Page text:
answered 7 Months ago
  1. Read about time zone support in MySQL, and ensure your mysql database is configured with current time zone tables. Update regularly.

  2. Associate each location with a named IANA/Olson time zone, such as "America/Los_Angeles", or "Europe/London". Refer to the list here. If you have lat/lon, you can look up the time zone via one of these methods.

  3. Use the MySQL CONVERT_TZ function to convert the current UTC time to the specific zone. For example, CONVERT_TZ(UTC_TIMESTAMP(),'UTC','Asia/Tokyo')

  4. Use the day-of-week and time of day of the converted time to check against the day and range in the location's entry.

Also, note that others may suggest taking the approach of only storing UTC in the database, or of converting all of the values to UTC before comparing against the "now" value. Either of those approaches can fail in edge cases, since the UTC day-of-week is not necessarily the same day-of-week as in each time zone.

One other approach that will work, but takes more effort, is to predetermine the specific UTC starting and stopping times for some amount of time in the future (at least to the next one, but perhaps further). Then you can scan this list with the UTC time. This works better at scale, when you have thousands or more individual entries to check. But at smaller scales, it's usually not worth the overhead.

Likewise, you could have a background process that just sets a "now open" flag on each record, but it would have to constantly be working against your database, and you could never check for other times than "now".

Saturday, May 29, 2021
answered 7 Months ago

ResultSet.getDate() returns a java.sql.Date, not a java.util.Date. It is defined to be a timeless date. If you want a timestamp, use ResultSet.getTimestamp()!

Thursday, July 29, 2021
answered 5 Months ago

I'd like to create a TimeZoneInfo from it. How is this possible?

It's not possible. A time zone offset is not the same thing as a time zone. Please read the timezone tag wiki, especially the section titled "Time Zone != Offset".

... then how can I convert UTC dates on the server side into the client's timezone using the minutes offset?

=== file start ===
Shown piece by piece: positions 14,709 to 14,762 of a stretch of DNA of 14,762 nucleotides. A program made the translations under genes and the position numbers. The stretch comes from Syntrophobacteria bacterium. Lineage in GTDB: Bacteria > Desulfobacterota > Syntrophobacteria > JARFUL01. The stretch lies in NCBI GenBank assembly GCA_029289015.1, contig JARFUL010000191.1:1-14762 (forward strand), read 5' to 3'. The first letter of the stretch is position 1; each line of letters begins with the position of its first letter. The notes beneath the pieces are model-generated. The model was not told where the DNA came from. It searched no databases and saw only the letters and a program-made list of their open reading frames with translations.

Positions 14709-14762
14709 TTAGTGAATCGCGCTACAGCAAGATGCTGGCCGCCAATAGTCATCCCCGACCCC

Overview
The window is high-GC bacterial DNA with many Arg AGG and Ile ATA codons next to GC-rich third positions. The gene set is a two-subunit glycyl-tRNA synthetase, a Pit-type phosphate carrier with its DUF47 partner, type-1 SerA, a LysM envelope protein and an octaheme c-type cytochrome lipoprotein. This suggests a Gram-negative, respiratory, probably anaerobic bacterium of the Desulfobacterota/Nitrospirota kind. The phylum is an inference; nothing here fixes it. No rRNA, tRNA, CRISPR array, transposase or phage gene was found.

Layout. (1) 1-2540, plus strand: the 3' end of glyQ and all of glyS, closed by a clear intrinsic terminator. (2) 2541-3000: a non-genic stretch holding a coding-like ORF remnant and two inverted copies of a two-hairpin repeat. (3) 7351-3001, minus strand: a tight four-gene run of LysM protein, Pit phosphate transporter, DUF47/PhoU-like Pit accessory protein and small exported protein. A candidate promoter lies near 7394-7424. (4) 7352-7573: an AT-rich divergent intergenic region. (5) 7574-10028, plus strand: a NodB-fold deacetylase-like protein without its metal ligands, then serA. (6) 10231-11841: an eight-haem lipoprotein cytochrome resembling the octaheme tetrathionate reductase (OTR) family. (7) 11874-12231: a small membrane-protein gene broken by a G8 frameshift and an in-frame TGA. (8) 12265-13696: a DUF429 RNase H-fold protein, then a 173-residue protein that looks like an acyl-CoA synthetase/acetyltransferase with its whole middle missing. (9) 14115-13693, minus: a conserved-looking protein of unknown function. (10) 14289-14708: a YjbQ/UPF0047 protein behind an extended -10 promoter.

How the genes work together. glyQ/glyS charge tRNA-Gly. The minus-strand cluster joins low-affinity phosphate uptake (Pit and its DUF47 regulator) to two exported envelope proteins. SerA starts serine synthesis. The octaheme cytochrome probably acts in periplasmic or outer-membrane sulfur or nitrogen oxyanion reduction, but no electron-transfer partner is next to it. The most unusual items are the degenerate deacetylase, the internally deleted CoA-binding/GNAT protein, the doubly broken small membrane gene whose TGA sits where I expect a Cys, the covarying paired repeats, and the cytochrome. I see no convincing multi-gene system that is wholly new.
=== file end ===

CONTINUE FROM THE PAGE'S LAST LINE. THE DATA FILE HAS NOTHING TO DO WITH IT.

Create a DateTimeOffset that represents that moment in time. For example:

// From your database.  Make sure you specify the UTC kind.
DateTime utc = new DateTime(2013, 1, 1, 0, 0, 0, DateTimeKind.Utc);

// From JavaScript
int offsetMinutes = 420;

// Don't forget to invert the sign here
TimeSpan offset = TimeSpan.FromMinutes(-offsetMinutes);

// The final result
DateTimeOffset dto = new DateTimeOffset(utc).ToOffset(offset);

Also, make sure you understand that the offset you retrieved from the client in JavaScript is not necessarily the correct offset to apply to your database date. When you get the offset, it has to be for a particular moment in time. Since many time zones change offsets for daylight saving time, you cannot assume that the offset you currently have is appropriate for any particular value in your database. Therefore, while the above code does what you asked, it is probably still not a good idea in general.

Monday, August 2, 2021
answered 4 Months ago

You decided to use JDBCTemplate most probably to simplify the code in comparison to plain JDBC.

This particular problem IMHO makes the plain JDBC solution as proposed in other answer much simpler, so I'd definitively recommend to get the database connection from JDBCTemplate and make the insert in a JDBC way.

The simplest solution using JDBCTemplate that comes to my mind is to wrap the insert in a PROCEDURE and return the timestamp as an OUT parameter.

Simple example (Adjust the time logik as required)

create procedure insert_with_return_time (p_str VARCHAR2, p_time OUT DATE) as
   insert into identity_pk(pad) values(p_str);
   p_time := sysdate;

The call is done using SimpleJdbcCall

SimpleJdbcCall jdbcCall = new SimpleJdbcCall(jdbcTemplate).withProcedureName("insert_with_return_time");
SqlParameterSource params = new MapSqlParameterSource().addValue("p_str", str);
Map<String, Object> out = jdbcCall.execute(params);

The Map contains the returned value e.g. [P_TIME:2019-10-19 11:58:10.0]

But I can only repeat, in this particular use case is IMHO JDBC a rescue from JDBCTemplate;)

Saturday, August 28, 2021
answered 3 Months ago
Only authorized users can answer the question. Please sign in first, or register a free account.
Not the answer you're looking for? Browse other questions tagged :